Diaphragm vs cervical cover is a common topic of discussion when it comes to a barrier method of contraception. Both are small, reusable dome-shaped cup devices that are inserted into the vagina to physically block the sperm from reaching the egg. But there are some key differences to keep in mind when considering which of the barrier methods is right for you.
The diaphragm is a larger device than the cervical cover, and it is designed to fit snugly against the cervix. It is typically made of silicone or rubber and must be used with spermicide for maximum effectiveness. On the other hand, the cervical cover is a smaller device that is designed to fit snugly over the cervix. It is typically made of silicone or latex and must also be used with spermicide for maximum effectiveness.
Both diaphragms and cervical caps are highly effective when used correctly and consistently, with diaphragms having an effectiveness rate of up to 94% and cervical caps of up to 91%.
However, typical use, which takes into account human error and inconsistent use, results in a 12% failure rate for diaphragms and a 16% failure rate for cervical caps. They are not suitable for women who have had previous childbirth, or women who have had an abnormal pap smear.
When it comes to using a diaphragm as a form of contraception, one important factor to consider is the size of the diaphragm. Finding the right size diaphragm is crucial for maximum effectiveness and comfort during use.
Diaphragms come in different sizes, and it’s important to find the right fit for your body. A healthcare provider can help determine the appropriate size for you by measuring the diameter of your cervix. This measurement will help determine the size of the diaphragm needed to fit snugly over the cervix and effectively block sperm from reaching the egg.
Keep in mind that diaphragm sizes can change over time, particularly after childbirth or significant weight gain or loss. Therefore, it’s recommended that you have your diaphragm size re-checked every time you visit your healthcare provider.
When purchasing a diaphragm, it’s important to make sure that it’s made of safe and high-quality materials such as silicone or rubber. It’s also important to always use a diaphragm with spermicide for maximum effectiveness. Always use a diaphragm correctly to increase its effectiveness rate.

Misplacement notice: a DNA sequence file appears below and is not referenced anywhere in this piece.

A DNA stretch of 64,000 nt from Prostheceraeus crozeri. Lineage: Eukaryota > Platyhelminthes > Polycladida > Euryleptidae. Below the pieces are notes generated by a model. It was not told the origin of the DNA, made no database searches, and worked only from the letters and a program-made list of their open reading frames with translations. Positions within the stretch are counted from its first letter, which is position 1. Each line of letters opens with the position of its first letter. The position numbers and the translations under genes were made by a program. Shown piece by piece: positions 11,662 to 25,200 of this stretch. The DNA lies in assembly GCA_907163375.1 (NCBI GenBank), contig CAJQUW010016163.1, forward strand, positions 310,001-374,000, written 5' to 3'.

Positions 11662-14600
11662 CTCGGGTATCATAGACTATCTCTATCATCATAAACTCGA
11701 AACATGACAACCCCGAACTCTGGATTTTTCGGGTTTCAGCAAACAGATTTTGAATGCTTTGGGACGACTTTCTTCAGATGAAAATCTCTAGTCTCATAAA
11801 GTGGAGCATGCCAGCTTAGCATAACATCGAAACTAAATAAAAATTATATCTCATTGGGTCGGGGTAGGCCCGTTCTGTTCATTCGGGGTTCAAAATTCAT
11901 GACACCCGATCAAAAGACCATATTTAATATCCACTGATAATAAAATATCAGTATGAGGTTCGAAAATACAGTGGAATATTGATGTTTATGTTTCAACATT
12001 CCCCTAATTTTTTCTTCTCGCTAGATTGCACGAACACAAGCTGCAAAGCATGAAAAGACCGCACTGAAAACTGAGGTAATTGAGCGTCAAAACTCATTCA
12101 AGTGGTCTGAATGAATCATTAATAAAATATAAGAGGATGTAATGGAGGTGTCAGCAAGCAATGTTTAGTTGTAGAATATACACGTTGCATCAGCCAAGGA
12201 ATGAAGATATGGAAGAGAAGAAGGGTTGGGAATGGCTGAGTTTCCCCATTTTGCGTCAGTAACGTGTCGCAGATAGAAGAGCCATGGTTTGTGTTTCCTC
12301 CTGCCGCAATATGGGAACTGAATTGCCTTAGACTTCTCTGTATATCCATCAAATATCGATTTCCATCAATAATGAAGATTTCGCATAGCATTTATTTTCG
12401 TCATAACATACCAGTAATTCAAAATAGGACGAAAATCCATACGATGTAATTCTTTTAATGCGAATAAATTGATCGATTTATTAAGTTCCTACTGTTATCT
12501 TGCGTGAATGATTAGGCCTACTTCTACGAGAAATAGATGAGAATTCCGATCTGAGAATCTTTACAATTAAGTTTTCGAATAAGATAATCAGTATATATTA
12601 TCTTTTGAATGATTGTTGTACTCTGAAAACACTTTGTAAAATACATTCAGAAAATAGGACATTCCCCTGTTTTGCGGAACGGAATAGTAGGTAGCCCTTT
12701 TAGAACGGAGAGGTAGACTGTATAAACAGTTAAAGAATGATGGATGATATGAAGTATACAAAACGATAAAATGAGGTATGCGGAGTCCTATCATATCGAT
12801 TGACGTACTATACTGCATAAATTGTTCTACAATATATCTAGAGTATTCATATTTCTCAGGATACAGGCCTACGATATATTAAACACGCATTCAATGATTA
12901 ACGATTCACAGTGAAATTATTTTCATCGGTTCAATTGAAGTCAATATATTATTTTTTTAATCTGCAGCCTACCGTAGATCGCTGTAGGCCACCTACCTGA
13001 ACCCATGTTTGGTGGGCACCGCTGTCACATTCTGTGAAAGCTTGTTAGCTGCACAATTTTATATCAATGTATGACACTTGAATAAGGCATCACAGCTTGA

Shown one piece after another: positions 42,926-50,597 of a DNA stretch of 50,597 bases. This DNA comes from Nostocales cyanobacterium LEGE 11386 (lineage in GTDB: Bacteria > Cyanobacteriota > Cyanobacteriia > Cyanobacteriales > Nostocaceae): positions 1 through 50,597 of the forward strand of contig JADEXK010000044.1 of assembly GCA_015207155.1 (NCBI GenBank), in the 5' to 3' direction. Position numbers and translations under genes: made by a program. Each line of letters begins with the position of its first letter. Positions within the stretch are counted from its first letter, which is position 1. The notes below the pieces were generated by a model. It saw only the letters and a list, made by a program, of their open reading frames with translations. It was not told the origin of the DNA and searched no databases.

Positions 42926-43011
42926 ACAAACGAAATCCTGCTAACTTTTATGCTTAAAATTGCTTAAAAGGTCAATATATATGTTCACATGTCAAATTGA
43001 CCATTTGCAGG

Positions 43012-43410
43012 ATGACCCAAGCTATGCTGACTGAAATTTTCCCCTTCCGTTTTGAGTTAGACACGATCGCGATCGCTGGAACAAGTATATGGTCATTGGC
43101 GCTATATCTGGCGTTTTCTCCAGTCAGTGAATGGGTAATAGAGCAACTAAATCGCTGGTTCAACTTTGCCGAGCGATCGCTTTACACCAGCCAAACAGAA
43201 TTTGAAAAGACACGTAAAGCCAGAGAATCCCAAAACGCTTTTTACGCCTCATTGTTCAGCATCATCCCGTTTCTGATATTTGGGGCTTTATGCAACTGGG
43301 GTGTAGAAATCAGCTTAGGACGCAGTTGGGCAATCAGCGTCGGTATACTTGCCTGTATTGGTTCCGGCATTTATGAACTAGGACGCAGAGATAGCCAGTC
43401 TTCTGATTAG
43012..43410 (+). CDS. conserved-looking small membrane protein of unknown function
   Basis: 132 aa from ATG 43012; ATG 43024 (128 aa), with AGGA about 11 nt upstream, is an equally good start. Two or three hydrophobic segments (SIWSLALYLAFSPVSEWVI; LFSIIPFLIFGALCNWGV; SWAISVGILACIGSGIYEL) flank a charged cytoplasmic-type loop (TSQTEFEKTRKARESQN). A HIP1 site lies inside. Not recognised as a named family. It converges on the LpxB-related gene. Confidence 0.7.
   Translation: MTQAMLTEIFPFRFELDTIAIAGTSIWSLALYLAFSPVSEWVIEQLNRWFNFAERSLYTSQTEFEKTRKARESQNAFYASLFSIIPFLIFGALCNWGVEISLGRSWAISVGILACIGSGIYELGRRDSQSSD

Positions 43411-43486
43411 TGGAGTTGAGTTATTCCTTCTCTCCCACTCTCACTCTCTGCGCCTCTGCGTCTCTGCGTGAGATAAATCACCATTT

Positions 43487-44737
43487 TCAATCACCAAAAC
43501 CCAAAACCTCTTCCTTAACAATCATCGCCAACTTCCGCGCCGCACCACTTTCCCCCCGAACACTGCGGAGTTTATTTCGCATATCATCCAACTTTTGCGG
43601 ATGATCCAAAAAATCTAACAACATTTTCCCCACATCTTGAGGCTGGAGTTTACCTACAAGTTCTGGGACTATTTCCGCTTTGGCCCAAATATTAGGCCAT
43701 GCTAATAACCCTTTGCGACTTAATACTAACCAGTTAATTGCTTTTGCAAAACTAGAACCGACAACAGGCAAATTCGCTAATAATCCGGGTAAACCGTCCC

Diaphragm and Side Effects
If you want to use a diaphragm consistently as a form of contraception, one important factor to consider is the cost. While diaphragms are available at most healthcare providers, it’s important to understand that they may not be covered by insurance and can be a significant out-of-pocket expense.
The cost of a diaphragm can vary depending on several factors, such as the brand, the material it’s made from, and the location of the purchase. On average, the cost of a diaphragm can range from $15 to $75. It’s also important to note that diaphragms need to be replaced every one to two years, adding to the overall cost of use.
Spermicide, which is required to use with a diaphragm for maximum effectiveness, can also add to the cost. The cost of spermicide can range from $5 to $25 per package.
It’s important to check with your healthcare provider or insurance company to see if the cost of a diaphragm and spermicide is covered. Many insurance plans do cover the cost of contraception, but it’s important to check the specific coverage and any restrictions that may apply.
There are also several organizations that provide low-cost or free diaphragms to those in need. These organizations may be able to provide diaphragms at a reduced cost or even for free, depending on the location and the organization.
Diaphragm and HIV prevention
When it comes to preventing HIV and other sexually transmitted infections (STIs), many people may wonder if a diaphragm can be used as an effective method of protection. The short answer is no, diaphragms do not protect against STIs.
While diaphragms do a great job at birth control, they do not protect against HIV and other STIs. HIV and other STIs are spread through the exchange of bodily fluids, such as blood, semen, vaginal fluids, and breast milk. A diaphragm does not prevent the exchange of these fluids, so it cannot protect against STIs.